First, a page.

I know that Ciprian Manolescu has settled the triangulation conjecture in the negative: Not all manifolds can be triangulated. I've only read secondary literature on this result, which did not detail in which dimensions it is known that there exist untriangulable manifolds. My understanding is that Freedman and Casson showed there exist counterexamples in dimension $4$.

Q. Does Manolescu's proof provide counterexamples in all dimensions $\ge 5$?

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    $\begingroup$ If I believe the abstract of this article, "non-triangulable manifolds exist in each dimension >4". $\endgroup$
    – Gro-Tsen
    Mar 11, 2017 at 1:13

1 Answer 1


In dimensions up to three, every manifold is triangulable (this is classical). In dimension 4, there are simply connected non-triangulable manifolds (such as the E8 manifold); in fact, a closed 4-manifold is triangulable if and only if it's smoothable. (Pick a triangulation; the links of vertices are always both homology and homotopy spheres, thus by the Poincare conjecture are $S^3$, so this gives a PL structure, and thus is smoothable. This is probably true more generally than closed manifolds, but I'm feeling a little paranoid.)

The crucial papers pre-Manolescu are, firstly, Galewski-Stern and Matumoto's thesis (which I don't have a link to): these prove that every closed manifold if dimension $n \geq 5$ are triangulable if and only if there is a homology 3-sphere $Y$ such that $Y \# Y$ bounds a homology ball, and the Rokhlin invariant $\mu(Y) = 1 \in \Bbb Z/2\Bbb Z$. This is what Manolescu disproved (there is no such 3-manifold); the Galewski-Stern paper clarifies what dimensions their theorem is proved for after you start dropping assumptions about compactness and the boundary.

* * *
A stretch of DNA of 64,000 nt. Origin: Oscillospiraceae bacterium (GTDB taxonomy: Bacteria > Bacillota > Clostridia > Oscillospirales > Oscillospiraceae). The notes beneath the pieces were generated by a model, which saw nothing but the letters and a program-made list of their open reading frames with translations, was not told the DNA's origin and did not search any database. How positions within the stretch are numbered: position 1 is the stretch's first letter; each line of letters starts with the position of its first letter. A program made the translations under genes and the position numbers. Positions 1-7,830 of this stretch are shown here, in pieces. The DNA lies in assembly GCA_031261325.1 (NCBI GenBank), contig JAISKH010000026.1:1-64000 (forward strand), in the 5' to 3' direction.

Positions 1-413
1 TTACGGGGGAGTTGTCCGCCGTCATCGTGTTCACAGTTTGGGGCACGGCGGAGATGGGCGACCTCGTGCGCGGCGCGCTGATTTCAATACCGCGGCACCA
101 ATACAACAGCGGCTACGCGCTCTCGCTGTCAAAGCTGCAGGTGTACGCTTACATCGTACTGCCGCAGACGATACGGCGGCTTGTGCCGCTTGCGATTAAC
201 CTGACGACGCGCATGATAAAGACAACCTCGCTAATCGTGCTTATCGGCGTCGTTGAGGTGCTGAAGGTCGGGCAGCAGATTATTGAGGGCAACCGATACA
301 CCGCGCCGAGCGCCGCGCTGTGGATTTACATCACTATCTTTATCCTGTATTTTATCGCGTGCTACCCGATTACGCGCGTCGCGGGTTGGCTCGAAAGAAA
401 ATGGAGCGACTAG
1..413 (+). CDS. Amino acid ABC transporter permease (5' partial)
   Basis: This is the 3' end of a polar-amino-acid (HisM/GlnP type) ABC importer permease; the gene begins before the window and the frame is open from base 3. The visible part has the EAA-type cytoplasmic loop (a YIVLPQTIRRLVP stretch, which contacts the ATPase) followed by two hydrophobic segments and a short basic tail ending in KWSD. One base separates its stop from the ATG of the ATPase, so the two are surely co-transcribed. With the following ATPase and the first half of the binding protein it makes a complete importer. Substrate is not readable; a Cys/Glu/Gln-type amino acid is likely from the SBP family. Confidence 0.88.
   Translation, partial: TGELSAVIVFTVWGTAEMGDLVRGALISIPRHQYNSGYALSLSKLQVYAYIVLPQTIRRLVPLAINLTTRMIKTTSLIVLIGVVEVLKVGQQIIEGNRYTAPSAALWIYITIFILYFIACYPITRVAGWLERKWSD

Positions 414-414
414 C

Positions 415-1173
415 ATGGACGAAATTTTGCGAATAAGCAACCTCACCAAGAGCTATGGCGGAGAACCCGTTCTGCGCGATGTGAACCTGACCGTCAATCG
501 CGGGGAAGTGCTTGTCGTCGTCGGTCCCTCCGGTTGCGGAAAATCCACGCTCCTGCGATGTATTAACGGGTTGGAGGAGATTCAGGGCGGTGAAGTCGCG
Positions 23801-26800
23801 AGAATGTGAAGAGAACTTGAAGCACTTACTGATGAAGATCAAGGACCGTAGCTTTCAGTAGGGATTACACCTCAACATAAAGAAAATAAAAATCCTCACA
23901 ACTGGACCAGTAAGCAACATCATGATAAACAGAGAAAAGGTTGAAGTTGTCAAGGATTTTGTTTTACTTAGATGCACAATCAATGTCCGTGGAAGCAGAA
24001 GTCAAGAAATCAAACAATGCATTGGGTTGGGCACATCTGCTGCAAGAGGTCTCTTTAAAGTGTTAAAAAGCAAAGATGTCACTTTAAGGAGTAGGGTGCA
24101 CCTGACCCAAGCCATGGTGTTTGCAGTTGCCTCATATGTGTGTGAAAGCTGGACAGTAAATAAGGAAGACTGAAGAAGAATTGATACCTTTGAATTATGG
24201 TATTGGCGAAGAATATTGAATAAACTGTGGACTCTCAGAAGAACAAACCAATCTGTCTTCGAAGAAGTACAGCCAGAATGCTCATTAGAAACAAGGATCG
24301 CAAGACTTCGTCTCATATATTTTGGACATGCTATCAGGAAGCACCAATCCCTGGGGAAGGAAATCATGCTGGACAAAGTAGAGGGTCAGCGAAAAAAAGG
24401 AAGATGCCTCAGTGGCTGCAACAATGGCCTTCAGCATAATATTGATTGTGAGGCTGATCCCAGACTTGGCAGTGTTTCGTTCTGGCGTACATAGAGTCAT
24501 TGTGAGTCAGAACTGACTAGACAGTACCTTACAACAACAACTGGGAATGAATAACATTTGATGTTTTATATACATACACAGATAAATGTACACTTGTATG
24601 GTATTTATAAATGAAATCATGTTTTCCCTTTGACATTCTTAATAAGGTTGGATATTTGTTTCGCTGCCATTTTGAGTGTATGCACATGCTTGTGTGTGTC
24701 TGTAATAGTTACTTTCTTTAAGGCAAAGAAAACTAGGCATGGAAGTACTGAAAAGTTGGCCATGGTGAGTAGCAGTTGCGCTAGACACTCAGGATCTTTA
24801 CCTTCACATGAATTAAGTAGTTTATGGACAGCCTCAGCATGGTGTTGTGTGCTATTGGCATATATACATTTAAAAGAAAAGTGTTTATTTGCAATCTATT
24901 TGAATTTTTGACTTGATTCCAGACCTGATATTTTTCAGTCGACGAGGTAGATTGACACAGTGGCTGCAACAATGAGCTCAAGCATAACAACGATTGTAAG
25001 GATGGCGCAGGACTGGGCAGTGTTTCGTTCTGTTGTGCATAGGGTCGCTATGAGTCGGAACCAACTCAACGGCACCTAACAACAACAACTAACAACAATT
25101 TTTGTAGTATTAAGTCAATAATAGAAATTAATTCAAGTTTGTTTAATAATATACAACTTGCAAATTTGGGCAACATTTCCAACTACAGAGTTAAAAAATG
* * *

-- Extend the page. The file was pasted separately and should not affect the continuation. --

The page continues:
But importantly for your question is Galewski and Stern's sequel paper. Their theorem 2.1 (plus Manolescu's result) implies that there are non-triangulable manifolds in every dimension $n \geq 5$. However, all orientable 5-dimensional manifolds are triangulable. In dimensions at least 6, though, you can use their construction to produce non-triangulable orientable manifolds.

EDIT: I can't describe this better than Ciprian's own Lectures on the Triangulation Conjecture; Chapter 2 outlines the geography of triangulable manifolds, giving progressively more detail about the older results until he gives a sketch of his construction.

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    $\begingroup$ Does bordism/cobordism classify the cobordant of ONLY triangulated manifolds, or does it classify the cobordant of non-triangulated manifolds as well? $\endgroup$ Sep 26, 2018 at 14:55
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    $\begingroup$ @annieheart You can define "bordism groups" for pretty much any kind of manifolds you like. Normally one means smooth manifolds. Certainly you can make sense of it for non-triangulable manifolds, but these are necessarily non-smoothable. So you would want to know about $\Omega_*^{\text{Top}}$; there is some study of this in a book by Madsen and Milgram (classifying spaces for...). You might find this answer useful. $\endgroup$
    – mme
    Sep 26, 2018 at 18:03

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